by AAUP National
On March 16, 2021, the AAUP submitted an amicus brief in the Oregon Court of Appeals explaining that “shared governance” did not protect an administration’s distribution of material violating Oregon’s union neutrality law. The appeal arose from an Oregon Employment Relations Board decision finding that Oregon State University had violated a state law requiring neutrality in union organizing drives by authoring FAQs and distributing them to faculty. The university and an amicus brief submitted in support of its case argued that the FAQs were protected by shared governance. The AAUP amicus brief explains the importance of shared governance, that it establishes a system for faculty participation in shared decision making, and that the university FAQs did not constitute shared governance.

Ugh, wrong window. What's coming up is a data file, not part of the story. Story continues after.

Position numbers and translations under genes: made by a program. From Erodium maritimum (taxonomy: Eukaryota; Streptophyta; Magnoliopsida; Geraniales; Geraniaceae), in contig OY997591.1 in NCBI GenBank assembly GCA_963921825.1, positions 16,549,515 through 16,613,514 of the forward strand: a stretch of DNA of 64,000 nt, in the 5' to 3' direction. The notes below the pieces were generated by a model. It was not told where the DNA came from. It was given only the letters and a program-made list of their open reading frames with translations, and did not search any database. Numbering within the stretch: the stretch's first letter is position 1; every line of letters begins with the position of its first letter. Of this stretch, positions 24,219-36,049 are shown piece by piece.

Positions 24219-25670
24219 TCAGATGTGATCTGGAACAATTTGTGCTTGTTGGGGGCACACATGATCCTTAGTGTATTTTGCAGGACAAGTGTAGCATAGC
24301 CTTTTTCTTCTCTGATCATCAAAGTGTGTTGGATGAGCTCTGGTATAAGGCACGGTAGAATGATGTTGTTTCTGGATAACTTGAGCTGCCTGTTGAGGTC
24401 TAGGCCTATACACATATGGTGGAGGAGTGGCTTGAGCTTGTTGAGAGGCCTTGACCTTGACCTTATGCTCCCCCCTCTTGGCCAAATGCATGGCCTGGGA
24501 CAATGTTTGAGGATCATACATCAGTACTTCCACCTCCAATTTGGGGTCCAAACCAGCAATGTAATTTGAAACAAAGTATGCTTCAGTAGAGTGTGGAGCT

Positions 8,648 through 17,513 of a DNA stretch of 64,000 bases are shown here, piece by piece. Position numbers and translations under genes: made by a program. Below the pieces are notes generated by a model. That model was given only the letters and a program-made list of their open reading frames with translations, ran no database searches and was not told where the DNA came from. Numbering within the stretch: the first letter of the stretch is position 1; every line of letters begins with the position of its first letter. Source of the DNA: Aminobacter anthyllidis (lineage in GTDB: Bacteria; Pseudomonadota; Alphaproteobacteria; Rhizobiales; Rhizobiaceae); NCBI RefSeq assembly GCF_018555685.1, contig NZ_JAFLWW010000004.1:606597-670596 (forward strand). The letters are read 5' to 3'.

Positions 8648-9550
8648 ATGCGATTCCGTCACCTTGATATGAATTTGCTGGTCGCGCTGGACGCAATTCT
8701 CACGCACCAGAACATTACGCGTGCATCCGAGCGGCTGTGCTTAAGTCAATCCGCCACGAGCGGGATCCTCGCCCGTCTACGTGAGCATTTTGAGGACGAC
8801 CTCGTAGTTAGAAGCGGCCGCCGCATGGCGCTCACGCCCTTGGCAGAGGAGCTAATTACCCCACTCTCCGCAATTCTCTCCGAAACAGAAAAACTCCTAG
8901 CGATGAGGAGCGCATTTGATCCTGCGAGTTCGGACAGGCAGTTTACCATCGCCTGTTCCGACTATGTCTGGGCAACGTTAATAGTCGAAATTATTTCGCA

The case arose from a decision of the Oregon Employment Relations Board (ERB) finding that Oregon State University committed an unfair labor practice (“ULP”) by authoring and distributing FAQs to OSU employees. Based on a ULP filed by United Academics of Oregon State University, a collective bargaining chapter of the AAUP, the ERB found that the university’s FAQs violated OSU’s statutory obligation of neutrality in union organizing drives. The ERB’s factual findings describe OSU’s conduct of writing many of the questions, including the initial set of twenty-seven questions and some subsequent questions, while presenting them as faculty-initiated questions; soliciting faculty questions; and making substantive edits in questions that the OSU administration received from faculty but failing to disclose that the administration had made such changes. Further, the ERB’s findings reveal that the OSU administration’s manipulation of the questions and responses advanced a position against unionization. Therefore, the ERB found that OSU had violated the Oregon neutrality statute and committed a ULP.